1. See ad for job on Monster.com
  2. Send in a resume.
  3. Get an interview.
  4. Get asked for salary requirements.
  5. Get offered your salary requirement plus 5%.
  6. Try to negotiate that offer, if you can bring yourself to.

This is an effective strategy for job searching if you enjoy alternating bouts of being unemployed, being poorly compensated, and then treated like a disposable peon.

You will have much, much better results if your job search looks something more like:

  1. (Optional but recommended) Establish a reputation in your field as someone who delivers measurable results vis-a-vis improving revenue or reducing costs.
  2. Have a hiring manager talk with you, specifically, about an opening that they want you, specifically, to fill.
  3. Talk informally (and then possibly formally) and come to the conclusion that this would be a great thing if both sides could come to a mutually fulfilling offer.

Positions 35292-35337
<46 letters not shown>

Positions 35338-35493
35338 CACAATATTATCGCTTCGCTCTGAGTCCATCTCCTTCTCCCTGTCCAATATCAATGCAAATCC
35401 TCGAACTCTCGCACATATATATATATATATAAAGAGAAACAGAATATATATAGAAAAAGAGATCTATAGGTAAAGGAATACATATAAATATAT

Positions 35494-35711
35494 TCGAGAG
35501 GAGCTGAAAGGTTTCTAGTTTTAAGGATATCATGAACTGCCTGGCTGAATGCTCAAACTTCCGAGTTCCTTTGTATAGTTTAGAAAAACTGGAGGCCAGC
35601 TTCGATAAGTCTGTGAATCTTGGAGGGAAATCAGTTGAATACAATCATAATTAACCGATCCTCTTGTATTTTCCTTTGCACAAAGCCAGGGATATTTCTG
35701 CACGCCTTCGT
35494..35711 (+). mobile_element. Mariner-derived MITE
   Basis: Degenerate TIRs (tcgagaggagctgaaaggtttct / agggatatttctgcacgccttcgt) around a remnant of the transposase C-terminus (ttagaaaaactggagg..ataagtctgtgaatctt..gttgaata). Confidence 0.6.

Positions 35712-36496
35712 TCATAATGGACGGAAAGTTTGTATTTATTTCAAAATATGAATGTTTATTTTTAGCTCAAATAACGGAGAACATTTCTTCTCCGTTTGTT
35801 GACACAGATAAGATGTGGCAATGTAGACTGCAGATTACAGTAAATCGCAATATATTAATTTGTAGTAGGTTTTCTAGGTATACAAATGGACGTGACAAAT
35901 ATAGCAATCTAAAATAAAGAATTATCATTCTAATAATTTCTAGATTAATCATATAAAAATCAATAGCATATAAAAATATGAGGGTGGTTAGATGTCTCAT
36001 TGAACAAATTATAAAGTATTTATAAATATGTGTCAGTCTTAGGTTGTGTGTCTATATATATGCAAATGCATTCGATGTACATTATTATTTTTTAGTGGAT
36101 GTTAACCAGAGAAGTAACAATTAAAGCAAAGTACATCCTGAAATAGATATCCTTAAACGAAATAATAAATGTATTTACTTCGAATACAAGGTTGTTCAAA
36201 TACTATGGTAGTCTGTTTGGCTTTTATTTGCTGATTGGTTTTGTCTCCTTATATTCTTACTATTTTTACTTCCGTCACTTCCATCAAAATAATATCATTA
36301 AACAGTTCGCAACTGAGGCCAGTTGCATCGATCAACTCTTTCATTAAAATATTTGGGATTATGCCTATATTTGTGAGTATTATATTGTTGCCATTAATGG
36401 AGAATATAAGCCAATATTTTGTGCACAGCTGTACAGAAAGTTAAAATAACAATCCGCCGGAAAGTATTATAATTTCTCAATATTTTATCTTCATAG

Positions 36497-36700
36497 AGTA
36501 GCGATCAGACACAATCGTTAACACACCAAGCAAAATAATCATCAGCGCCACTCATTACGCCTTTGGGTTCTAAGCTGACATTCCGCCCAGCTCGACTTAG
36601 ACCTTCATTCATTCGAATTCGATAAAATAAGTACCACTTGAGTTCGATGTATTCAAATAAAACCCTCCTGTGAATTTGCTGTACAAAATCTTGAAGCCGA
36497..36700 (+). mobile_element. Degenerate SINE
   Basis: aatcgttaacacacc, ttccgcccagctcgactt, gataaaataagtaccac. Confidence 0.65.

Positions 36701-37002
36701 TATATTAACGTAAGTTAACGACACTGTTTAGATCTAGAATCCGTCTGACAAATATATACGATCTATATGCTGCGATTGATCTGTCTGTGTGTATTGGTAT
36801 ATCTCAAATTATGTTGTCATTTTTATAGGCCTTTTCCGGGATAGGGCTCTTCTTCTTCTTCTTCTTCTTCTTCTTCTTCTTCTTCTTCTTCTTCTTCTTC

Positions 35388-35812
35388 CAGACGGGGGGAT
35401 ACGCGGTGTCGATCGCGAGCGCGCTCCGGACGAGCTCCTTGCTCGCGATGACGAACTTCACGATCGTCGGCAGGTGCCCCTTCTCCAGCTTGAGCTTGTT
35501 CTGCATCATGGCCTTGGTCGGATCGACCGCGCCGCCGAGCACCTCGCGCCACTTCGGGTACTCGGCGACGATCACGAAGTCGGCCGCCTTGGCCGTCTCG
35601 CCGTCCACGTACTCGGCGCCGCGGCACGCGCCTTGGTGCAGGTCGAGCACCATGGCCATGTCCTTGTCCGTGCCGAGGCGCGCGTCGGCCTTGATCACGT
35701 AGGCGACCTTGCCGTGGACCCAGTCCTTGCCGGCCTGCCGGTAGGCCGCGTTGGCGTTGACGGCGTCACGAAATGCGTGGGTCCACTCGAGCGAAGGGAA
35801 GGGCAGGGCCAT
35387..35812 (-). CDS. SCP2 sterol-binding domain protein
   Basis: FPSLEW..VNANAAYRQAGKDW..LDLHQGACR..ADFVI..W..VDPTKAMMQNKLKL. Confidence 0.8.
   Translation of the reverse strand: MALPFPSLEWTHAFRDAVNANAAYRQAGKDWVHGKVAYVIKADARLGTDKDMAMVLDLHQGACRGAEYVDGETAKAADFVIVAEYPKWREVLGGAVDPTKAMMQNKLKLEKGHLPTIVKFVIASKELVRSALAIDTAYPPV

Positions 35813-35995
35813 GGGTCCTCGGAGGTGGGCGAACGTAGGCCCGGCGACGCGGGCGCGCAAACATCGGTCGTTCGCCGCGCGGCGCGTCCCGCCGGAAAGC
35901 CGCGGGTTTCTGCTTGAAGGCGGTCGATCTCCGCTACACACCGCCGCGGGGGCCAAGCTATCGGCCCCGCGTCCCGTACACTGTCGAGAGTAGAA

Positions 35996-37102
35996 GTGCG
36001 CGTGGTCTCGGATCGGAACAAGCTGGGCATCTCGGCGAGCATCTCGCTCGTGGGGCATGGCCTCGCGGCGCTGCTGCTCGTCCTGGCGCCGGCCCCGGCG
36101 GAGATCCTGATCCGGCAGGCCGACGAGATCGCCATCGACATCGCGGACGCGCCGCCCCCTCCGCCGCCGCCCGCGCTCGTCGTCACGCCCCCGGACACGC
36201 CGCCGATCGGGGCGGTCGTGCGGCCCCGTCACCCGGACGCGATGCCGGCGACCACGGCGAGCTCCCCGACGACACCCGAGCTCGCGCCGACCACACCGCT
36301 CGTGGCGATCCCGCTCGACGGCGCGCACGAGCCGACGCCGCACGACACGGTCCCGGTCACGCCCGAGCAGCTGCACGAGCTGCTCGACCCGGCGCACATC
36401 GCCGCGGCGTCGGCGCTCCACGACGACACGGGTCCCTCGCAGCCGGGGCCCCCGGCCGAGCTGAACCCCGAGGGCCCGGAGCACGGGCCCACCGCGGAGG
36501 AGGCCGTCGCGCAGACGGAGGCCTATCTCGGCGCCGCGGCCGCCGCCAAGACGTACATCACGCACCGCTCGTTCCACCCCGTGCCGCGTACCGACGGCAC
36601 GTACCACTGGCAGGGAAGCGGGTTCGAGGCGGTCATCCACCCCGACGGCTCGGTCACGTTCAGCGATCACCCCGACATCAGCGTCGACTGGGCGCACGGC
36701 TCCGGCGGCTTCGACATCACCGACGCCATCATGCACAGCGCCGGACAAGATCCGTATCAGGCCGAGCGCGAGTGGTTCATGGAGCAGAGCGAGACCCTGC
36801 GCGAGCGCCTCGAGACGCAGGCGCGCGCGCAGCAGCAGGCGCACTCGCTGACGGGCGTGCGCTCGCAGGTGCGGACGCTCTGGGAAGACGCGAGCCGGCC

4. Let them take a stab at what that mutually fulfilling offer would look like.
  5. Suggest ways that they could improve it such that the path is cleared for you doing that voodoo that you do so well to improve their revenue and/or reduce their costs.
  6. (Optional) Give the guy hiring you a resume to send to HR, for their records.  Nobody will read it, because resumes are an institution created to mean that no one has to read resumes.  Since no one will read it, we put it in the process where it literally doesn’t matter whether it happens or not, because if you had your job offer contingent on a document that everyone knows no one reads, that would be pretty effing stupid now wouldn’t it.”
On not offering a number before they do
“Every handbook on negotiation and every blog post will tell you not to give a number first.  This advice is almost always right.  It is so right, you have to construct crazy hypotheticals to find edge cases where it would not be right.”
“This vaguely disreputable abuse of history is what every employer asking for salary history, salary range, or desired salary is doing.  They are all using your previous anomalously low salary — a salary which did not reflect your true market worth, because you were young or inexperienced or unskilled at negotiation or working at a different firm or in another line of work entirely — to justify paying you an anomalously low salary in the future. Never give a number.”